Review Blog

Oct 09 2019

The girl in the mirror by Jenny Blackford

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Eagle Books, 2019. ISBN: 9780648194521.
This is a story set in two different times, where two girls find each other through a modern mirror. Their lives are so different, and it is this difference that reveals new worlds for each of them, that enhances their ideas, and cements a 'friendship' that crosses the centuries. Beautifully written and particularly aimed at adolescent readers, this novel transcends the science-fiction genre becoming equally acceptable as a light-hearted story on the world of women and a modern and vibrant text on the differences in the world of women, on change and adaptation to the vastly different worlds in which these young women live.
The structure of the novel is the narrative told through the two voices, the alternating chapters told by each girl. When the two young women 'find' each other they are surprised but begin to 'chat' via the long mirror that has stayed in the same house over the centuries. Clarissa is shocked when she sees a girl in the mirror dressed in a 'scandalously short skirt' that shows her knees. In the next chapter Maddy is stunned to see a girl in a long dress whom she thinks is a ghost, but when they begin to speak to one another, Maddy realizes that this is a 'real' girl, albeit from a different era, speaking to her. Both initially unsettled by the appearance of the other, they begin to 'speak' regularly, discussing their lives with a fascination that is gripping for both characters.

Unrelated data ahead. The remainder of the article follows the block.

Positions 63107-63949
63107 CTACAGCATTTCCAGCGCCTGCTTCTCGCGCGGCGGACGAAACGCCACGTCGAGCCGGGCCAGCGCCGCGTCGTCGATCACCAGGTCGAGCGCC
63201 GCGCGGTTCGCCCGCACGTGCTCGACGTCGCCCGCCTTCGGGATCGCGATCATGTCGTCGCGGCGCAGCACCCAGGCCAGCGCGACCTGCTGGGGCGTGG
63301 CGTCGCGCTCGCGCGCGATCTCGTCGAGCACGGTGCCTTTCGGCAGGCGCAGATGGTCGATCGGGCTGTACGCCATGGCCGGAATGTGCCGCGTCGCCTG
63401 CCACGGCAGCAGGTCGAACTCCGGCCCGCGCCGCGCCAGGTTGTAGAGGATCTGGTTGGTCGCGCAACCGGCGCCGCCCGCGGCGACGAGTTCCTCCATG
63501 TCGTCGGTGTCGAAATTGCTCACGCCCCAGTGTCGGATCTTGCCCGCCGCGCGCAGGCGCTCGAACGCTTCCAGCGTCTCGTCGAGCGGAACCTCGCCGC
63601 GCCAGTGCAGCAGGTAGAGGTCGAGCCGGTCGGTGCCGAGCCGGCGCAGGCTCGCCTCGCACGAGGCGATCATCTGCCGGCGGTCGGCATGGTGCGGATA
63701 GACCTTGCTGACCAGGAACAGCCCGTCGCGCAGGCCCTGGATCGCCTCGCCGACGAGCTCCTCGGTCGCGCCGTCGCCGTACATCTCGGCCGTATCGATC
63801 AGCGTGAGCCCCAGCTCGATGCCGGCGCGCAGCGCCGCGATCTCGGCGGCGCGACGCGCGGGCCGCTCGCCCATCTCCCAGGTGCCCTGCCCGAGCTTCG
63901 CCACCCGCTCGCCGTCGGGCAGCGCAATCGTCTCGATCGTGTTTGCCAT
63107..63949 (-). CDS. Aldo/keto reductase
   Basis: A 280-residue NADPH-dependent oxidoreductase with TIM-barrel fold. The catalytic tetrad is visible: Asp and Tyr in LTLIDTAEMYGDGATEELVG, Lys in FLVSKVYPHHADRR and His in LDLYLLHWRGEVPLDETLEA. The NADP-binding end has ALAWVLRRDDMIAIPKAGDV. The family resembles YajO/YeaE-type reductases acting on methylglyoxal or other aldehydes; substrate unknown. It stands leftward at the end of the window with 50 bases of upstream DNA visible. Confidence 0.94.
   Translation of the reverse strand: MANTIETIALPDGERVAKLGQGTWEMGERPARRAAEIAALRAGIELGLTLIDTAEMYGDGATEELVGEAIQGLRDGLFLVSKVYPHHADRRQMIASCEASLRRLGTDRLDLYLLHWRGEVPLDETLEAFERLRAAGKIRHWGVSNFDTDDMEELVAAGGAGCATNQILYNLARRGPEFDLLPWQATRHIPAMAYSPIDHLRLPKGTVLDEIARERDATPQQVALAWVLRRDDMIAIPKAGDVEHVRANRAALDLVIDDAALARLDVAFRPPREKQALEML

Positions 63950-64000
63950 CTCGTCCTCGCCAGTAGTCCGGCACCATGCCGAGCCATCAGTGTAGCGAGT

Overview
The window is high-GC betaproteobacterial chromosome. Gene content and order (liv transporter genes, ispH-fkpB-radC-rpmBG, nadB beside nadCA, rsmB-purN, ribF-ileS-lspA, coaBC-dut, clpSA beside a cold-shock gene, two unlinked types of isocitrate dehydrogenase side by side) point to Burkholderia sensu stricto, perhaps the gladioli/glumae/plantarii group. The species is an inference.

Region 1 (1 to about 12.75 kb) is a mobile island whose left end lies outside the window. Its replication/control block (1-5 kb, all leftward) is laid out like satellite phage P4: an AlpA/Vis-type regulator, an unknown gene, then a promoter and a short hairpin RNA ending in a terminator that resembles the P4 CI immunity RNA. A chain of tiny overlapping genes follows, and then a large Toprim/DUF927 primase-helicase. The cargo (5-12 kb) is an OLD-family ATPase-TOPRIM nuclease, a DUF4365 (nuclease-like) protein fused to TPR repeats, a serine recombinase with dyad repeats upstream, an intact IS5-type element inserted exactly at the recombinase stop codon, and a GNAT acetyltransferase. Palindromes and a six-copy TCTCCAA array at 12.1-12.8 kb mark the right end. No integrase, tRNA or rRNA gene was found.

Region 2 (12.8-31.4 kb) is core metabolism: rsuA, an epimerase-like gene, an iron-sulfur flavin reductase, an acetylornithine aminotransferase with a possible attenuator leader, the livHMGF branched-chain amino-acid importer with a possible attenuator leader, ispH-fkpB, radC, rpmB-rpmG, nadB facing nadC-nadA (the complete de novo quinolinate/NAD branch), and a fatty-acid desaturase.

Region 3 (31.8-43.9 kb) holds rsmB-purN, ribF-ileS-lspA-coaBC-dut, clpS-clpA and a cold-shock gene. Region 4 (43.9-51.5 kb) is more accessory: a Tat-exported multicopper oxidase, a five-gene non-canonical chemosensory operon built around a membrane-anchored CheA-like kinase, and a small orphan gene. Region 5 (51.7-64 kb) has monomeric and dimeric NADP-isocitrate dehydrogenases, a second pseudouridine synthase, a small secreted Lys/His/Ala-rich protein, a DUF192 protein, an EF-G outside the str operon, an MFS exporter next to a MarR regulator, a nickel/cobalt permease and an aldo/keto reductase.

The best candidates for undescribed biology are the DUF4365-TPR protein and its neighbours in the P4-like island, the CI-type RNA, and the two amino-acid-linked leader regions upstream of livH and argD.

Difference in the two eras is a dominant aspect of this narrative, and it is their revelation and discussion of the changes over time, and the historical oppression of women in the past, that entertain the reader. In exploring how the human and technological worlds have evolved, and what this has meant for women particularly, the novel is a definitive text on difference, change and the way in which we humans have managed our reality over the centuries. Enjoyable and revelatory, this novel is most suitable for adolescent reading and interesting for adult reading too.
Elizabeth Bondar

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